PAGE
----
A Florida appellate court recently attempted to answer that question. In Mathers v. Wakulla County, Case No. 1D16-0582 (Fla. 1st DCA, May 2, 2017), the appellate court heard a dispute regarding whether a quarter-mile strip of a dead-end gravel road was a private or public road.
A dispute arose between two neighbors involving use of the gravel road. One neighbor put up a locked gate to block the other neighbor from using the shared road. In response, the other neighbor filed a lawsuit alleging that the road was a public right of way and that the gate was illegal. The county government which would have responsibility for this road if the trial court found it to be public disputed this claim.
The issue for the trial court to decide was whether the gravel road was previously “dedicated” to the county making it a public road. The court found that a road can be dedicated by two separate procedures:
For common-law dedication, one must show both:
In this dispute the focus was on the statute, because there was no evidence that there was ever a formal offer to dedicate the gravel road or acceptance by the county. The trial court found that there was also no dedication under §95.361, Fla. Stat., because of the lack of evidence that the county intended to accept responsibility for the road. The appellate court reversed this ruling.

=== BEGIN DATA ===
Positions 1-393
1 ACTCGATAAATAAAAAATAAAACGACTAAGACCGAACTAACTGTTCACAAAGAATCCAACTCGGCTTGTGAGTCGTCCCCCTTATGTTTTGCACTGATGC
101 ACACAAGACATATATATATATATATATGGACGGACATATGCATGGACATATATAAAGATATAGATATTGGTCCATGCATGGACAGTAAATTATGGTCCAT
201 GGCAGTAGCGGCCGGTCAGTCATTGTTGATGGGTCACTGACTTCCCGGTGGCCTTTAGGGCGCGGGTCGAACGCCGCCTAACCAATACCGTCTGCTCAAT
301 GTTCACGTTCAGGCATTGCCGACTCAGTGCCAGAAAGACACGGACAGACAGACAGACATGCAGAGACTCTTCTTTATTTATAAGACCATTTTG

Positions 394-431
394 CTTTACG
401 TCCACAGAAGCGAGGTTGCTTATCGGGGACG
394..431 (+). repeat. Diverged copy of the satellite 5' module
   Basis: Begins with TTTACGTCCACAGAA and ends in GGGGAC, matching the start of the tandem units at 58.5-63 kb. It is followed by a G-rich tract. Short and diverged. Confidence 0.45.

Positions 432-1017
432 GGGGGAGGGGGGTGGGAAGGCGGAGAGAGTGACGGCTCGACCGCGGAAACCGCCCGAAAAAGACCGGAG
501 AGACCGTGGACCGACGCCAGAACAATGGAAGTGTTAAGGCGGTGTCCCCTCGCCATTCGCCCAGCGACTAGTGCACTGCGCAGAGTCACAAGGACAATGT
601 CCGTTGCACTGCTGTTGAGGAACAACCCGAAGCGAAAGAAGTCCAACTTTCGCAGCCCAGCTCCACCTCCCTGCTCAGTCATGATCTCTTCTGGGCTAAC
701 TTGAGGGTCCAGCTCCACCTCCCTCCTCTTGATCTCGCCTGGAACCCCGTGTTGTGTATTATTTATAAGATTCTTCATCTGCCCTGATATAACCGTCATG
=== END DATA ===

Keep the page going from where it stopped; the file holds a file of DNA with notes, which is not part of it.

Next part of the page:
The First District Court of Appeals held that the plain language of the statute compelled the conclusion that ownership automatically passes to the government entity at the moment the county provides regular maintenance and repair for the prescribed period of time, regardless of any acceptance on the part of the government entity. Therefore, under Mathers, even if the road was not constructed by the government, it will be deemed a public road when:
The court ultimately sent Mathers back to the trial court to determine whether these requirements were met.